Going Analog in a Digital Workflow
By Jordan Bush
The Creative Console: Wacom Intuos Pro + Palette Gear
It’s ironic that creating with analog control in the digital world is of increasing value. It’s a natural way to connect with technology using interactive tools, and the processing workflow has gone full circle. For those who remember working in a darkroom, and those who never had the chance, “dodge” and “burn” were originally physical techniques existing outside of Photoshop. In the same way, using a stylus for digital brushstrokes and turning dials to adjust contrast is similar to contrast knobs found on a film enlarger. Tactile feedback improves user experience and increases comfort while rapidly accelerating workflows. Not only are analog tools in a digital workflow more fun to employ, but, in my view, they are also notably better. The integration of two such devices has extended my creativity as no others can: the Wacom Intuos Pro and Palette Gear’s Professional Kit.
Wacom Intuos Pro and Palette’s technology offers flexibility and ambidextrous customization that users will immediately realize. The Intuos Pro medium has a perfect footprint for retouching photographs, fitting on my desk nicely with a thin frame and low, sturdy profile. Palette’s fluid modularity conforms around the Intuos, snapping into place magnetically to arrange and configure each module however I see fit. Wacom’s multi-touch gestures transition easily to Palette’s sliders and dials, each device strengthening the other. Full creative control is at hand while remaining ergonomic and comfortable for marathon work sessions.
I was recently commissioned to do an article entitled A Winter’s Sojourn to Vietnam for the February issue of my food column, Foodographer. The chicken broth cooked all day with the help of a friend, and I prepped the ingredients in my studio to photograph the finished dish. Typically I have my Cambo studio stand, lighting, and styling props set and ready to photograph, as the shelf life of real food is brief. After a long day of cooking and photographing, I forgot to add an egg yolk as originally intended. Returning to the image with fresh eyes a day later, good wasn’t good enough, so I decided to photograph an egg yolk on top of noodles and composite the two frames. Global color corrections were made using Palette with Capture One Pro 12, and the Wacom Intuos Pro helped me composite the two frames using a layer mask in Photoshop, where I could then brush-in accurate reflections of the noodles and greens in the yolk for a seamless result. The pop of color adds a visual focal point, elevating the bowl of pho to another level. The Wacom replaced remorse with creative freedom, empowering me to produce an image even better than I had planned.
Make your workflow work for you
The options for customization are vast, and you will find there are few restrictions in configuring your own personal setup, both on your desk, and on your desktop. If there’s another configuration you’d like to try as you learn how each component fits into your workflow, in a matter of seconds you can be putting it to work without consequence.
Palette’s configuration offers custom profiles for dedicated tasks in a variety of applications, such as a profile for retouching or another global color corrections in Photoshop. The Intuos Pro medium has eight hardware ExpressKeys and the Touch Ring which add to the customization possible for each application, such as designating an action shortcut in Photoshop. The Wacom Pro Pen 2 itself adds shortcuts via side switches for even more options. Both the Wacom and Palette automatically switch profiles between applications such as Photoshop CC and Capture One 12, made visually apparent by Palette’s changing illuminated modules.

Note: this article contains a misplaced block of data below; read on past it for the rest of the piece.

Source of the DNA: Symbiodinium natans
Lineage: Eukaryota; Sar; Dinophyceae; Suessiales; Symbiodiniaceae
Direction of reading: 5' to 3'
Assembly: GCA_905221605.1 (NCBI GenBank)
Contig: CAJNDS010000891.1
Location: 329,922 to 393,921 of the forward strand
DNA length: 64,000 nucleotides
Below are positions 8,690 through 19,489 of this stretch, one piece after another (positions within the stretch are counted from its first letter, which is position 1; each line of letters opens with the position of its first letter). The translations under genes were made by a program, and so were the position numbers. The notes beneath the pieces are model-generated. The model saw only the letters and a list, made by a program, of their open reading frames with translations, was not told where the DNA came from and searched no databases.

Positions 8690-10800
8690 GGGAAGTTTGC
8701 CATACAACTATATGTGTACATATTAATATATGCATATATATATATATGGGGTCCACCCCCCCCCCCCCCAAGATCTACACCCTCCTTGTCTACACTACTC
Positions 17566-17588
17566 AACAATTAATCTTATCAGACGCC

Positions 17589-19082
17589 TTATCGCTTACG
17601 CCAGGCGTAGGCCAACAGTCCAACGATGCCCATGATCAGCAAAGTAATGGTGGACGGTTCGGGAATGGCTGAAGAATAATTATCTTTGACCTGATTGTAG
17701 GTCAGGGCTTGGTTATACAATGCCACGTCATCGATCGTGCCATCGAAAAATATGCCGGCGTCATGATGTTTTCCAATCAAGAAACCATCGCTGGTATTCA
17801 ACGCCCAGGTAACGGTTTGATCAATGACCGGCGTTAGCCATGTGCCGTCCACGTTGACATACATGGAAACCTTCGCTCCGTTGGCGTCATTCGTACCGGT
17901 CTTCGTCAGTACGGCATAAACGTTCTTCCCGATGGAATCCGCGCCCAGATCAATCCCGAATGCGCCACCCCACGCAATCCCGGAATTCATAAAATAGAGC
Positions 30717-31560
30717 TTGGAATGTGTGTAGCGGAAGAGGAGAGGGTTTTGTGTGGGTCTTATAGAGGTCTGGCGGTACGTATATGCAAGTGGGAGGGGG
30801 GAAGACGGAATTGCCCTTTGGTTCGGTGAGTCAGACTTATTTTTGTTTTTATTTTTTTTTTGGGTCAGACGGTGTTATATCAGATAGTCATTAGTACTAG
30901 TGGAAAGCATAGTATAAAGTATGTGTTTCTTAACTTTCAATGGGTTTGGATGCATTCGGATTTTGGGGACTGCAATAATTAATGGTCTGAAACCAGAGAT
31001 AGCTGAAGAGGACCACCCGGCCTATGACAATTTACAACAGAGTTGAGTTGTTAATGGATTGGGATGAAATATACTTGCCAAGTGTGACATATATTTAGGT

The manner in which both devices compliment one another is remarkable, and one of the most exceptional timesavers is using brushes in Photoshop.
To take advantage of the synergy between the Intuos Pro with Palette in Photoshop specifically, you will need Adobe Photoshop Creative Cloud for compatibility. When easily creating a Palette profile for Photoshop, modules can be configured to quickly change any number of brush settings with a slider or dial for faster use of the Pen Pro 2. Your drawing hand stays put while a dial or slider is adjusted with your non-dominant hand. Tactile adjustments bring greater focus to the work at hand and away from finding small scrubby sliders on the screen, and those movements will quickly become second nature.
My own photography work includes producing a monthly food column for a print magazine, requiring many tasks from conceptualizing stories to writing, preparing food to retouching images. I use edible food in my visuals, which folks often appreciate, and retouching is critical for cleaning up small splatters or a dark spot on produce. It transforms an appetizing dish into a mouthwatering sensation, and the difference is in the details. Completing many tasks well demands every advantage I can find and saving time is imperative. The Intuos Pro dramatically enhanced my retouching capabilities, and Palette took global color corrections and localized work to another level. Pairing the Intuos Pro and Palette Gear’s Professional Kits is a massive win, and both are fundamental to my post-production workflow.
About Jordan Bush
Jordan Bush is a multidisciplinary creative: an editorial and commercial photographer, columnist for County Magazine’s monthly Foodographer, a regular contributor to Fstoppers, and an aerial photographer who’s an FAA Part 107 certified Quadcopter Pilot.
Learn more about how to enhance your workflow with Wacom Intuos Pro and Palette Gear here.